In 1833, retired from Surete, Vidocq founded perhaps the first private detective agency. But as had been the case while he was in public service he had a zest for skirting the edges of the legally or ethically permissible, which was eventually the ruin of his business and his fortune. For all his legendary charisma, his heirs at the Surete in the late 19th century all but wrote out of their institutional history the thief who literally wrote the book on their field.

Posterity was bound to reclaim him if for no other reason than that the dashing detective had always been catnip for the literary set. Victor Hugo is thought to have drawn on Vidocq for both the chief antagonists in Les Miserables, the reformed criminal Jean Valjean and his relentless pursuer Inspector Javert; Balzac liberally cribbed from the biography of his good friend Vidocq to create his Human Comedy character Vautrin, a onetime forger become chief of the Surete. American writers invoked Vidocq by name in, e.g., Moby Dick and The Murders in the Rue Morgue, and Edgar Allan Poe‘s interest in turn gestures at the man’s place in the foundational cosmology of the detective story genre. And for all that the real man’s life, however one discounts for literary flourish, was somehow more colorfully impossible than all the Sherlock Holmeses that have followed him — why, by every probability the scoundrel ought to have wound up sharing the stage with a Cesar Herbaux. Accordingly, depictions of this deeply dramatic figure in theater and cinema stretch from the man’s own time all the way to ours, as with this 2011 Gerard Depardieu offering:

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1939: Robert Nixon, Richard Wright inspiration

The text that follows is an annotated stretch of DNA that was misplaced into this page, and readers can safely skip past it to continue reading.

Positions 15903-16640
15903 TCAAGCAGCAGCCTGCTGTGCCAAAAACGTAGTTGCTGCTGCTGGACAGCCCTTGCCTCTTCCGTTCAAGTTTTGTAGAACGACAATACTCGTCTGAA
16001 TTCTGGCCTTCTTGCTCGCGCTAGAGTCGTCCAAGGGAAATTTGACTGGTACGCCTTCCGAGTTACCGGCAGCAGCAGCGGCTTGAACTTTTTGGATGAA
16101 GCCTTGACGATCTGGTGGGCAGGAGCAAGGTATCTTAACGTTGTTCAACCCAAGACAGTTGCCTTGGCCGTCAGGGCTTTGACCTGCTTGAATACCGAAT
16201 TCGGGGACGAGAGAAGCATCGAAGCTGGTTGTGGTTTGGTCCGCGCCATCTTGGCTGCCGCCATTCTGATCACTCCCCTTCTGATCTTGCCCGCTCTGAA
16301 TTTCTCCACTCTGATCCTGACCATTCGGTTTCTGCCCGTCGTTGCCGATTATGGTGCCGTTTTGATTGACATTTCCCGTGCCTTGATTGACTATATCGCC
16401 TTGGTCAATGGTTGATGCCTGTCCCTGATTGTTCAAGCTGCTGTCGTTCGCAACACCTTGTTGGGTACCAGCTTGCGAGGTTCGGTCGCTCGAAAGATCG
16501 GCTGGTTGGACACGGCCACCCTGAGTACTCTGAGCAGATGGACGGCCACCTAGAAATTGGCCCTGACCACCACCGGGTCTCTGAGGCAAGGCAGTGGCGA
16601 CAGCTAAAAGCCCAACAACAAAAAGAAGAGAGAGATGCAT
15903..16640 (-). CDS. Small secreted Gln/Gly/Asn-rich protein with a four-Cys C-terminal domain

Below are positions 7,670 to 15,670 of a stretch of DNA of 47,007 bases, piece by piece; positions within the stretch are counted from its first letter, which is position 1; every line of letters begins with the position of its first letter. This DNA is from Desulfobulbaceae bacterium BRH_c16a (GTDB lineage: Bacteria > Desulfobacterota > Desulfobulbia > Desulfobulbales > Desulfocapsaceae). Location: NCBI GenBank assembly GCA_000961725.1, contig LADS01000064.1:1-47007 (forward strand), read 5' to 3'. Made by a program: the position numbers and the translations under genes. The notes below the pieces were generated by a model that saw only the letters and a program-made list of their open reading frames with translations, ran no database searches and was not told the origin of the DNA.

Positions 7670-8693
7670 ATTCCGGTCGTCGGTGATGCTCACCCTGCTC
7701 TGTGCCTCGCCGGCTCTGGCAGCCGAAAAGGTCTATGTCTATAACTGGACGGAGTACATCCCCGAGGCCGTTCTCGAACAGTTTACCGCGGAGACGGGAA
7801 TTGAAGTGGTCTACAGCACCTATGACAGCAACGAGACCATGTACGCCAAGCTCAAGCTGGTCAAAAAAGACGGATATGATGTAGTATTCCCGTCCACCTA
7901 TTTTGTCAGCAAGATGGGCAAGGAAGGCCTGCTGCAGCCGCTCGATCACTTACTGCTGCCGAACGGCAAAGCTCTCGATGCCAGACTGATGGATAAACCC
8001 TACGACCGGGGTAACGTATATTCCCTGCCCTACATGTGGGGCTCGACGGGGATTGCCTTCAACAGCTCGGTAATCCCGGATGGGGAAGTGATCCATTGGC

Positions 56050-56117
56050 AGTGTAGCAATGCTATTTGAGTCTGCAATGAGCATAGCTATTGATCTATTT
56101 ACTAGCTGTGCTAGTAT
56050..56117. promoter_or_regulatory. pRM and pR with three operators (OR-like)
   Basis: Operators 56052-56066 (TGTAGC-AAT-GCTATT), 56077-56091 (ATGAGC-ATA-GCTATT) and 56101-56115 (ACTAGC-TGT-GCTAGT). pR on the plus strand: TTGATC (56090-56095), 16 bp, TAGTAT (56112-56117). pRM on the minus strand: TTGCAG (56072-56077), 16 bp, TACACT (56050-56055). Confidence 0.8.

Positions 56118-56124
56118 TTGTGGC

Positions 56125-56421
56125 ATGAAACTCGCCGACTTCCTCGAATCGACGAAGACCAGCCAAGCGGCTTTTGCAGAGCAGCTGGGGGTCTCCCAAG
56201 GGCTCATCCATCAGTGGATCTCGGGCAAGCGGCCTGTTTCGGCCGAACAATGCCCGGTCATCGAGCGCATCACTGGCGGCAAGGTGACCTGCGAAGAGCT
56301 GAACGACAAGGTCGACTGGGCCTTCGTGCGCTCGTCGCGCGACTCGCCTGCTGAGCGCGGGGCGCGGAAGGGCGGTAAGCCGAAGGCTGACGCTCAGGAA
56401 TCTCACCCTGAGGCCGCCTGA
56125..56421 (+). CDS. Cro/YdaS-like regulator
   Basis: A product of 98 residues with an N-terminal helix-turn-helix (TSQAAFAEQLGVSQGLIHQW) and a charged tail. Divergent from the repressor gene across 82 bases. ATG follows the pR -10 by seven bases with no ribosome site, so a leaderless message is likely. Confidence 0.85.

Add comment June 16th, 2017 Headsman

On this date in 1939, Illinois electrocuted Robert Nixon for bashing Florence Johnson to death with a brick as he burgled her Chicago home.*


The Chicago Tribune‘s Family Circus-esque May 28, 1938 illustration of the crime scene.

Nixon’s fingerprints would also link him to three previous rape-murders in California; separately, he admitted raping and killing Illinois nursing student Anna Kuchta in 1937, although he would also argue that Chicago police tortured the confessions from his lips.

Crudely nicknamed the “Brick Moron”, Nixon was vilified in shockingly racist terms by a hostile press.

This Chicago Tribune article is one of the worst exemplars and is only the start of a much longer piece in the same vein but even straight-news bulletins routinely went with a casual “savage colored rapist” label. His possible developmental disability (“moron” …) was generally cast not as any sort of mitigating consideration but as the indicator of a superpredator: “It has been demonstrated here that nothing can be done with Robert Nixon,” the sheriff of the Louisiana town where he grew up wrote to Chicago. “Only death can cure him.”